In the first place she imagines that because her grandfather had slaves who were black, all the blacks in the world of every shade and tint were once in the position of her slaves. This is as bad as the Irishman who was about to kill a peaceable Jew in the streets of Cork, — having just learned that Jews slew his Redeemer.~ Anna Julia Cooper, “Women versus the Indian” (1891-1892)

I especially like the second half of this quote because Cooper illustrates her point with such a strong analogy that relates to a wide audience. This quote could strike home with both Christians and Jews, and whites and blacks at the time, having a powerful affect on them. She creates an image in your mind of a crazed Irishman attacking someone for a reason that makes no logical sense. This image is memorable and therefore can be applied to African Americans in a way that whites may not have otherwise seen.
Cooper had a social theory of women of color. This theory says that African American women are set apart and therefore have the moral obligation to speak out and take responsibility. She claims that they have a specific role and position in society. Cooper believes this position is the “true womanhood ideal,” or the idea that women should be focused on their home, their children, and their community. She says their responsibility is to be the moral uplift for social change through these outlets.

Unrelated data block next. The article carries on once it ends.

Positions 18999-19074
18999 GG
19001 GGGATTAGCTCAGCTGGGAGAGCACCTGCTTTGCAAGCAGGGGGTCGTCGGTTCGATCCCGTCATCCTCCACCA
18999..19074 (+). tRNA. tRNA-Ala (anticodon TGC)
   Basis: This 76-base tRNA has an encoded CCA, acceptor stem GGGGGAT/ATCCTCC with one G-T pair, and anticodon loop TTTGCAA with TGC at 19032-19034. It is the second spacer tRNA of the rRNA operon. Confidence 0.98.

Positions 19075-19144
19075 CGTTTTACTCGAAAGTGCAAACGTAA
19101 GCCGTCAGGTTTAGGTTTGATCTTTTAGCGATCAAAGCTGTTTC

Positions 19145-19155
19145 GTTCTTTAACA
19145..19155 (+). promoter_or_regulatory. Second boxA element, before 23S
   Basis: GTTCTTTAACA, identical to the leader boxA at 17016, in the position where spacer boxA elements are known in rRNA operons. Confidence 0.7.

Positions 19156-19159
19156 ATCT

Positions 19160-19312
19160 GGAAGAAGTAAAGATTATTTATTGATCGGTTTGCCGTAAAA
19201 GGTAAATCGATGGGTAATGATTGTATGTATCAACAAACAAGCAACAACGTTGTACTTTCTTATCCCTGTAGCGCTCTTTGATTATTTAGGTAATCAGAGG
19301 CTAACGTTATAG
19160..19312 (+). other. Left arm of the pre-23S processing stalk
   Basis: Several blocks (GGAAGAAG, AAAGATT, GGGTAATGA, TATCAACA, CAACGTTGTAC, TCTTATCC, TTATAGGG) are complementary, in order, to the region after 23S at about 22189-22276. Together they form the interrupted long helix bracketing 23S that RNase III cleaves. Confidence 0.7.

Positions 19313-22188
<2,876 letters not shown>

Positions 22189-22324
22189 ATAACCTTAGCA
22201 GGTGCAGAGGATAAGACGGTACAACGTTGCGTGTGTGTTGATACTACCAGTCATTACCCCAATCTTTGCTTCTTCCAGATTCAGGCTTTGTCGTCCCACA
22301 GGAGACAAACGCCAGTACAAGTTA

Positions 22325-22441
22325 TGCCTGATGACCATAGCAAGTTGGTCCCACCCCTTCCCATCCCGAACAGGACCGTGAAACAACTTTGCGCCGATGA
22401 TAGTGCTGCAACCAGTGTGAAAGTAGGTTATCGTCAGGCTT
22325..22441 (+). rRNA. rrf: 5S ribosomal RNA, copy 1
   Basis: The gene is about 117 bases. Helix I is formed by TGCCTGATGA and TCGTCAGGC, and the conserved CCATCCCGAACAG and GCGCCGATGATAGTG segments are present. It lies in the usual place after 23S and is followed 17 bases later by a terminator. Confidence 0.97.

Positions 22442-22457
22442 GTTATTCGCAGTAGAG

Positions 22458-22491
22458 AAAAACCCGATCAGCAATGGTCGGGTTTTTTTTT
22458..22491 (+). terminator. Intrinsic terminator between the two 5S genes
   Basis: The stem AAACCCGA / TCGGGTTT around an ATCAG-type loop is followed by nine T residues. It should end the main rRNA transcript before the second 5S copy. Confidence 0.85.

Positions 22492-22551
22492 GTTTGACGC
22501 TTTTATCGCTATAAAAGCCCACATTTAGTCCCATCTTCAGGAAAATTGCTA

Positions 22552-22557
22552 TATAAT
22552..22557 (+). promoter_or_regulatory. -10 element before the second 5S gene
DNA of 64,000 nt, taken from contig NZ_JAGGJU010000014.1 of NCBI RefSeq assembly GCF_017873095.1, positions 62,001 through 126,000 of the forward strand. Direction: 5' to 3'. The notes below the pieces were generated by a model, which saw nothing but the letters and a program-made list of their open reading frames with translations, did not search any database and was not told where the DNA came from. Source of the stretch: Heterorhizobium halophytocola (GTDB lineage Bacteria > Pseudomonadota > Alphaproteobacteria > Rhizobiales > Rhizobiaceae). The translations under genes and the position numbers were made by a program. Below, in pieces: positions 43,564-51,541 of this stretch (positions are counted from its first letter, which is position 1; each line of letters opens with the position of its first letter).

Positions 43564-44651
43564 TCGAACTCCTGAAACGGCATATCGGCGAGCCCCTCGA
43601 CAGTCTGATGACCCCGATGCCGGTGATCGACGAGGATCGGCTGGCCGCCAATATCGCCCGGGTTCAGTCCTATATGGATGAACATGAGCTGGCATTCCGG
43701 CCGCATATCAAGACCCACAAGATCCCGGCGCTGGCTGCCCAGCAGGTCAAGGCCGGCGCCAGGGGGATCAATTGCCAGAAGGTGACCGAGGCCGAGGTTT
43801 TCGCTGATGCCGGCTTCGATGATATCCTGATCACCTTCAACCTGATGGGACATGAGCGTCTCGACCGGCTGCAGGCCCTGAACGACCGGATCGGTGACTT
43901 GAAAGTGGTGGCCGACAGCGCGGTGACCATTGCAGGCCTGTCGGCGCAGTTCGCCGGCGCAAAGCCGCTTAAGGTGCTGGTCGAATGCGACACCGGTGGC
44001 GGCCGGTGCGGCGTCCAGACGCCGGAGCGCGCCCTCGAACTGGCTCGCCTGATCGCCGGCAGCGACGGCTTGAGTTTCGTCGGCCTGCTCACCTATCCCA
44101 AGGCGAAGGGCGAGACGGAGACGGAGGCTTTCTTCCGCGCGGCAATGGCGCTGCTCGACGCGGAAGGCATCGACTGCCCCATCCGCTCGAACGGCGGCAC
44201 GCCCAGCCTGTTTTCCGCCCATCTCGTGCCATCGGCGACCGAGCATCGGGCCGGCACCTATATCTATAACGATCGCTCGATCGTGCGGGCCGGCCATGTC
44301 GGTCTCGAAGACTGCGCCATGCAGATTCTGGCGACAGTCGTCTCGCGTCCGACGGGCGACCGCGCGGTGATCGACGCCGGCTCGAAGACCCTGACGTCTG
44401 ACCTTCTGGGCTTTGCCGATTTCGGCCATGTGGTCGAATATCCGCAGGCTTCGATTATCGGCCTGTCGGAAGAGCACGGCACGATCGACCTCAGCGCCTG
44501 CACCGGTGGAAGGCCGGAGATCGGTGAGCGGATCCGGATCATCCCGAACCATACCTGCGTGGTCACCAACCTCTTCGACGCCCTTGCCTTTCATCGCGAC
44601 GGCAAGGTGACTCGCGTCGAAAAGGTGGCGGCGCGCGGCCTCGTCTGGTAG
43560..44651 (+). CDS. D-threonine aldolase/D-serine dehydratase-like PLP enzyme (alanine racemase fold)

The sentence that appears in Women versus Indians above this quote is, “Now the Southern woman (I may be pardoned, being one myself) was never renowned for her reasoning powers, and it is not surprising that just a little picking will make her logic fall to pieces even here.” Here, and in the original quote, she criticizes southern women. She argues that southern women who simply accept the discrimination that affects blacks are not fulfilling their duty of uplifting their community. She uses this illustration of the Irishman to clearly explain how ridiculous the idea of not taking action is in a way that everyone can understand, both whites and blacks. Cooper says that accepting discrimination because it is simply the way it always has been, is as ridiculous as this story of an Irishman attacking a Jew for this reason.

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